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Tuesday morning news: April 2, 2024

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WORLD Radio - Tuesday morning news: April 2, 2024

News of the day, including an attack on the Iranian Embassy in Syria and another U.S. official suffers strange neurological symptoms while serving abroad


A building hit by an air strike in Damascus, Syria, Monday Associated Press/Photo by Omar Sanadiki

SOUND: [Iranian protests]

Attack on Iranian embassy in Syria » Cries of Death to Israel! and Revenge, Revenge! from Iranian protesters in Tehran after an airstrike that flattened Iran’s consulate in Damasus, Syria.

Iran says seven military officials were killed including Mohammed Reza Zahedi, a top Iranian general.

Tehran blames Israel for the airstrike. Israeli Defense Forces declined to comment.

State Department spokesman Matthew Miller also punted questions about the strike yesterday, but speaking generally, he added:

MILLER: We are always concerned about anything that would be escalatory or cause an increase of conflict in the region.

Iran is promising a, “harsh” response. Tehran has long supported, funded, and armed Hamas and other terrorist groups dedicated to Israel’s destruction.

White House-Israel talks » Meantime, the White House is working to convince Israel to rethink its planned ground operation in the city of Rafah.

Press Secretary Karine Jean-Pierre:

PIERRE: There are alternative ways of doing this, alternative ways of going after Hamas.

U.S. and Israeli leaders held a video conference on Monday to discuss it.

The meeting came after Prime Minister Benjamin Netanyahu scrapped plans to send a delegation to Washington last week amid diplomatic tensions.

PIERRE: We were able to reschedule this on Friday, and we wanted to move very quickly on this. And the meeting is happening virtually, because we understand, and obviously all of you understand, how important it is to have this conversation.

Netanyahu says Rafah is the last Hamas stronghold, and there is no way to win the war without rooting the terrorist group out of the city.

Havana syndrome » The Pentagon is investigating another mysterious case of so-called "Havana Syndrome" from a NATO Summit in Lithuania last year. And new accusations point to Moscow’s involvement.

The Defense Dept. confirms that another senior official became the latest in a long string of U.S. officials to suffer strange symptoms while serving abroad.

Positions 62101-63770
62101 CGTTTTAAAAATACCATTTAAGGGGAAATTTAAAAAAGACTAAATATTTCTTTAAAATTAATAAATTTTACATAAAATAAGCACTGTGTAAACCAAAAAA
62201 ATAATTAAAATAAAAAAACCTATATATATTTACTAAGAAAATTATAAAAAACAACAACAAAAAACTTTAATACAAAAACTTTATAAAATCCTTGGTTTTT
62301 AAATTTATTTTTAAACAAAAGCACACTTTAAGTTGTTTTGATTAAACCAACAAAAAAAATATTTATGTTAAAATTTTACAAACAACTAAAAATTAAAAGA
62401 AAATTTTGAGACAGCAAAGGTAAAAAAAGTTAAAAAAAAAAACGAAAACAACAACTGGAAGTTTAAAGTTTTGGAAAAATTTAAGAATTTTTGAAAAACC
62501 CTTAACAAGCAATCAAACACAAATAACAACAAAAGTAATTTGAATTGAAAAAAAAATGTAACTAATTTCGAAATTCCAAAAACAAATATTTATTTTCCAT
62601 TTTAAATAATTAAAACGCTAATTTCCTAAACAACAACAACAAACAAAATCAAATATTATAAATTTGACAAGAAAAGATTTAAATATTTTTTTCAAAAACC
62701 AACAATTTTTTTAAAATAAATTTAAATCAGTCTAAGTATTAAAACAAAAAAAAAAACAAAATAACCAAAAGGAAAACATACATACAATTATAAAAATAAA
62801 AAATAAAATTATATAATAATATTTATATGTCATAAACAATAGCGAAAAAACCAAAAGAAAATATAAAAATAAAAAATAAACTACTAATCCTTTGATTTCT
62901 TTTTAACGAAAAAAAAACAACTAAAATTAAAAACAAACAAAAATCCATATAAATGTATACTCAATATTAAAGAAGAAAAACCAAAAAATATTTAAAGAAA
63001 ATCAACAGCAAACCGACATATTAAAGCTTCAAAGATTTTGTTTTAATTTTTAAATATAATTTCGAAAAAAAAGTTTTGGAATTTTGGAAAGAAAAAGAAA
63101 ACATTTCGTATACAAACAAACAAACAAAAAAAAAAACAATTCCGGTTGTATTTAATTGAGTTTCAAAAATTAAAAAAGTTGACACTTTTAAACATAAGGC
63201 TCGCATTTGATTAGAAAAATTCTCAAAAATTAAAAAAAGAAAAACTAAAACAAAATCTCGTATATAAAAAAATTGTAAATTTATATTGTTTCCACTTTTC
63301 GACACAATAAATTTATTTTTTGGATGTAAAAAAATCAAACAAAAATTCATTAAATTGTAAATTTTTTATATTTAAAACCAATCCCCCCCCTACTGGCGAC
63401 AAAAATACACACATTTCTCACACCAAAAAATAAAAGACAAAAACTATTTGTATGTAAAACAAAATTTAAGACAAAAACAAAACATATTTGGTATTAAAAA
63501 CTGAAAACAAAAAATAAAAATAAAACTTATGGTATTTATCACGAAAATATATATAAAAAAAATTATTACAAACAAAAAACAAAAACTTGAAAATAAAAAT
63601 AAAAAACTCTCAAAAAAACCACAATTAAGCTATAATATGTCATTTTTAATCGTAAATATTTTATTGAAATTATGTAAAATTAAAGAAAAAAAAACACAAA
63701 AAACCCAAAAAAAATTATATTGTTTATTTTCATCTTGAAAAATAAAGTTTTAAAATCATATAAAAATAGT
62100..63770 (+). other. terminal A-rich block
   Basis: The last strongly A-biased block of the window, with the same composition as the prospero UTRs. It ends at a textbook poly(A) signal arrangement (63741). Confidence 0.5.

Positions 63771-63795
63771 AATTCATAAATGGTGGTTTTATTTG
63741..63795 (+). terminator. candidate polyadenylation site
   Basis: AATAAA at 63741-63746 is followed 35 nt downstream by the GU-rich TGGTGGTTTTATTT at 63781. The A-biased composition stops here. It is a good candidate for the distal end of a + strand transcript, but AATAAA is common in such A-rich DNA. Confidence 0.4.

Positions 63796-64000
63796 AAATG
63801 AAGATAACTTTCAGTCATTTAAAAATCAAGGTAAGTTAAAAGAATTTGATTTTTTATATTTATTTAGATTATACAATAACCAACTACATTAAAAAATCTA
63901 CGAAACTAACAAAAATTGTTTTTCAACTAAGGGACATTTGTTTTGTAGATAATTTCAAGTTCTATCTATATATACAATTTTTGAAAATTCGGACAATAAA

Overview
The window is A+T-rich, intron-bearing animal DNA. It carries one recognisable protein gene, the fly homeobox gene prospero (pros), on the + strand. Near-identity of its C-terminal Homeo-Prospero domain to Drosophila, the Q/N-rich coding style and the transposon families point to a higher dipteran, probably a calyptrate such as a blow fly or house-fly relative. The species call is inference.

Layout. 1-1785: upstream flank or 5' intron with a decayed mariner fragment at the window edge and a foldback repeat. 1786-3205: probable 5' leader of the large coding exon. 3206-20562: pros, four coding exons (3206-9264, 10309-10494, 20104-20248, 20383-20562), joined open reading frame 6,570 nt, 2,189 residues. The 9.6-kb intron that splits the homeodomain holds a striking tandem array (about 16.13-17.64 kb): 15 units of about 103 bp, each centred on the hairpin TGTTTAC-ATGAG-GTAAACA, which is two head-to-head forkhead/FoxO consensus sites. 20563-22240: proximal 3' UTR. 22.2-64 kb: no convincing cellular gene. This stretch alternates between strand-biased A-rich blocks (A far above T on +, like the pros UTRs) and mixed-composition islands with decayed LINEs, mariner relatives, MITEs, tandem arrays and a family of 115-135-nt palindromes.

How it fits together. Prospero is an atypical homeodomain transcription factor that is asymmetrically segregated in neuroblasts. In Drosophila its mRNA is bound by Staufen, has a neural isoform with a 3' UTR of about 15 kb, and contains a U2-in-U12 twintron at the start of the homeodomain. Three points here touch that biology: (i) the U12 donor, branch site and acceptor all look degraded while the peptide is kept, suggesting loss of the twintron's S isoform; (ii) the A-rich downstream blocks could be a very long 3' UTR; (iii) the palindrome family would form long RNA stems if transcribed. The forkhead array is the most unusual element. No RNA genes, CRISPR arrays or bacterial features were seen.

GOP Congressman Carlos Gimenez explains that many victims suffer vision and focus problems.

GIMENEZ: That’s just one of the symptoms that they have. And so, the evidence is growing that Russians are behind it.

First reported in Cuba's capital, American diplomats complained of a range of neurological symptoms.

CBS News reports that a lead U.S. military investigator believes U.S. officials are being attacked by Russia, and that the official threshold to prove it was set impossibly high.

Bridge salvage/temporary route » It has now been one week since a cargo ship lost power and slammed into bridge support in Baltimore causing the Francis Scott Key bridge to collapse into the Patapsco River.

Construction crews started lifting the twisted remains of the bridge from the river, but Maryland Gov. Wes Moore says it is not an easy task.

MOORE: We are talking about tons of steel that is mangled and cantilevered. We are talking about water that is so murky and so filled with debris that divers cannot see anymore than a foot or two in front of them.

Divers are tasked with figuring out where to cut the steel to remove large sections from the water.

Authorities have opened a temporary shipping lane for essential cargo vessels, but the wreck is still choking off access to the critical Port of Baltimore.

The White House says President Biden will visit the site of the fallen bridge on Friday.

Scottish free speech law/JK Rowling » A new law in Scotland that makes it a crime to stir up hatred is stirring up controversy and fear of a crackdown on free speech.

The law creates a new criminal offense of “stirring up hatred”  related to age, race, disability, and religion as well as sexual orientation and transgender identity.

Critics predict the law will be used to criminalize religious views or even the public expression of the simple fact that there are two genders.

Among the prominent critics of the law are X.com owner Elon Musk as well Edinburgh resident, author JK Rowling.

SOUND: (White House egg roll band]

White House Easter egg roll »A military band welcoming guests to the White House for the annual Easter egg roll. A crowd of about 40,000 children and parents descended on the South lawn after a 90-minute rain delay.

First Lady Jill Biden:

JILL BIDEN: I’m a teacher, so I love anytime when we can turn the White House into a classroom. And that’s what we’re doing today.

The White House drew criticism over rules that banned religious themes from the Easter egg art contest. However, the White House and American Egg Board say that’s nothing new. They both insist that rules barring religious symbols have been in place for years and were not new to this year’s event.

I’m Kent Covington.

Straight ahead: Next steps for Donald Trump’s civil fraud case in New York. Plus, Classic Book of the Month for April.

This is The World and Everything in It.


WORLD Radio transcripts are created on a rush deadline. This text may not be in its final form and may be updated or revised in the future. Accuracy and availability may vary. The authoritative record of WORLD Radio programming is the audio record.

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